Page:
As Barbadians prepare to elect a new Government on May 24, a local cleric is urging them not to sell their votes, but rather to use critical thinking in choosing their next legislators.
Anglican Archdeacon Eric Lynch, delivering the sermon at the annual thanksgiving service ahead of tomorrow’s
May Day celebrations here, said that Barbadians had much to think about when they go to the polling booths in less than four weeks time.
“It would not simply be displeasing to God, but it would be disrespectful of our God if, in the immediate future, anyone of you sold your vote,” Lynch said, warning that “You were bought with a price, the price being Christ’s own blood.
“No vote selling by any of you,” he cautioned, while calling on those gathered at the headquarters of the Barbados Workers’ Union (BWU) to “consider those who would present themselves and their manifestos carefully, using critical thinking with which the Lord has blessed you and consider whom you would vote for.
“The inducement must be to do God’s will as you understand that will. There must be no vote buying.”
Nomination Day is scheduled for May 7 with the upcoming election expected to be a straight fight between the incumbent Democratic Labour Party (DLP) of Prime Minister Freundel Stuart and the main Opposition Barbados Labour Party (BLP), whose leader, Mia Mottley, is seeking to become this country’s first woman head of Government.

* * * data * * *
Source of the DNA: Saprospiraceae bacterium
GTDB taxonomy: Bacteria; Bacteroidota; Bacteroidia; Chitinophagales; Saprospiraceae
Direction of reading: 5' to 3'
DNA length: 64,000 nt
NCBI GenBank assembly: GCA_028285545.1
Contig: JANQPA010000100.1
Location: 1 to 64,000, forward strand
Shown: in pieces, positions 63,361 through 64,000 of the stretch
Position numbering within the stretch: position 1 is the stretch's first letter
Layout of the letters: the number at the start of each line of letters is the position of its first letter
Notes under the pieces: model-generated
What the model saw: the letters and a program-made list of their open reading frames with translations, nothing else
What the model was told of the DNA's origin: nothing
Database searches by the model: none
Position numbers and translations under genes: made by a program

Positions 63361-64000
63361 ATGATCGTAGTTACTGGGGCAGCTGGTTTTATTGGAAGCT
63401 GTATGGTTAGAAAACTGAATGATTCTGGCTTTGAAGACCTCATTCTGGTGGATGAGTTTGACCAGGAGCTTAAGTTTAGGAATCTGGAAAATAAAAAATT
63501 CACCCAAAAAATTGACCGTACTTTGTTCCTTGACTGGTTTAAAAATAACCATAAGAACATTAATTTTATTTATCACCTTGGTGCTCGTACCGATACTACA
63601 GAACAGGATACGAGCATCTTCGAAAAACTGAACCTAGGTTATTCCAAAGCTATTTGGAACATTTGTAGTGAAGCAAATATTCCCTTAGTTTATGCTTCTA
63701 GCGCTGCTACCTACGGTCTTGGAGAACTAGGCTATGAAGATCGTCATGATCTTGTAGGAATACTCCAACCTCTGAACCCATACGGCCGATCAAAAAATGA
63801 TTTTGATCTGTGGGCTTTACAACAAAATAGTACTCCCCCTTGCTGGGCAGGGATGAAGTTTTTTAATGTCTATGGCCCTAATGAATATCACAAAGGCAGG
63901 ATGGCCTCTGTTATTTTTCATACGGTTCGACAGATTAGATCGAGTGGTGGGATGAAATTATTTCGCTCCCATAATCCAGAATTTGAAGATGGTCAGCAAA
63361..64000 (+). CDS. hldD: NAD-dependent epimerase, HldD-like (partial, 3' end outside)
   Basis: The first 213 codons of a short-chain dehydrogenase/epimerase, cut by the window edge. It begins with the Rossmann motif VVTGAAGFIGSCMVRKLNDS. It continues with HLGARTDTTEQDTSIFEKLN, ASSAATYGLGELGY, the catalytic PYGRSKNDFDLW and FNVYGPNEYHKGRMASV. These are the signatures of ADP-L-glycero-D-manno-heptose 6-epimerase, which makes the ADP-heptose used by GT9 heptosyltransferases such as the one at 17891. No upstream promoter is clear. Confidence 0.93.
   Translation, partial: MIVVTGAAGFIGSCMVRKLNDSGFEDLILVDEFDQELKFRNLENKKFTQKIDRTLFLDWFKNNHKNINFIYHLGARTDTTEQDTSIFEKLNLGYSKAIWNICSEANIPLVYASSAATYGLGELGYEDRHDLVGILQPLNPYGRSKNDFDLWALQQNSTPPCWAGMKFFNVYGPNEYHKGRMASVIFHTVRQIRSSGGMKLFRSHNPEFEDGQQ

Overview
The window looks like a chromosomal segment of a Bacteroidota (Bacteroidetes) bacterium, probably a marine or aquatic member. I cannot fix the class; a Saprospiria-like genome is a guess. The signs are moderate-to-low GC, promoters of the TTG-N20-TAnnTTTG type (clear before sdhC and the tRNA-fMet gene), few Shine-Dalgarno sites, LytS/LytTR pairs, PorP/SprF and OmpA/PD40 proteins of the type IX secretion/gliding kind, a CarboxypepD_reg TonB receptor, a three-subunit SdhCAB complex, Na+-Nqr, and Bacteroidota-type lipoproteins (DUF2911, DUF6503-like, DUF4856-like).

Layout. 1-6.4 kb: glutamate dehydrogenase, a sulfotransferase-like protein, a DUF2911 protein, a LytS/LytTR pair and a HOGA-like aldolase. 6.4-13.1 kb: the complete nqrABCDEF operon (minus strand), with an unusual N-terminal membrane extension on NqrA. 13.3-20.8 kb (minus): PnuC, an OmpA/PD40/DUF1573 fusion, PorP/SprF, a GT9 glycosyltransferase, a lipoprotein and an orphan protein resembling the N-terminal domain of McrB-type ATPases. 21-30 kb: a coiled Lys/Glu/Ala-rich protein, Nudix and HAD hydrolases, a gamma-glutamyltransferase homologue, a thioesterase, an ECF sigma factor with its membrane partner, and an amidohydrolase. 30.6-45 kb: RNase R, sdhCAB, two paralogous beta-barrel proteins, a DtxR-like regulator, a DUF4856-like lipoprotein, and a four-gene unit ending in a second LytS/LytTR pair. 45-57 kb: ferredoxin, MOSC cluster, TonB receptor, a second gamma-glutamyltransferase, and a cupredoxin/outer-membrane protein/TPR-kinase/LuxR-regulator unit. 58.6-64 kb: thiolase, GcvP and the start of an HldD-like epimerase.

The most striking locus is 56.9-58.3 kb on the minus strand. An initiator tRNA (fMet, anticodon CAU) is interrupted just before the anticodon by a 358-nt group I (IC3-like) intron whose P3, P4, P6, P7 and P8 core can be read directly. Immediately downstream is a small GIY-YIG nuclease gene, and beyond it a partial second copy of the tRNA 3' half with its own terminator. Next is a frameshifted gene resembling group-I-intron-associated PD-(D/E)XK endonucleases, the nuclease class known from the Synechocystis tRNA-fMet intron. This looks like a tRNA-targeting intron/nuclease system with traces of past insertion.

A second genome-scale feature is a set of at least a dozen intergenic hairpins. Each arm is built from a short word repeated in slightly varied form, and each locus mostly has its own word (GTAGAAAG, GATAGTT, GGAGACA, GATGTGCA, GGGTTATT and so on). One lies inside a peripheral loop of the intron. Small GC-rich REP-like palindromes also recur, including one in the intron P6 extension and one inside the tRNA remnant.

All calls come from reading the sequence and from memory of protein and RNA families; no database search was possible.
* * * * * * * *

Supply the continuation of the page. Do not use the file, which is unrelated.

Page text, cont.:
In the last general election held in 2013, the DLP won 16 of the 30 seats in the Parliament with the remainder going to the BLP.
Archdeacon Lynch, who is also the BWU’s chaplain, reminded those attending the church service, including Governor General Dame Sandra Mason, Minister of Labour Dr Esther Byer Suckoo as well as Opposition members that people were not up for sale.
“Our brothers and sisters were for sale not far from here, beside St Mary’s Anglican Church, Jubilee Gardens, which was the centre of commercial activity for the entire Western Hemisphere. That shows how important Barbados was. Not again, my brothers and sisters.
“The future we want is a future where we can stand as God’s people, brothers and sisters of each other, and look each other in the eye and bless persons for doing God’s will,” the Anglican cleric insisted.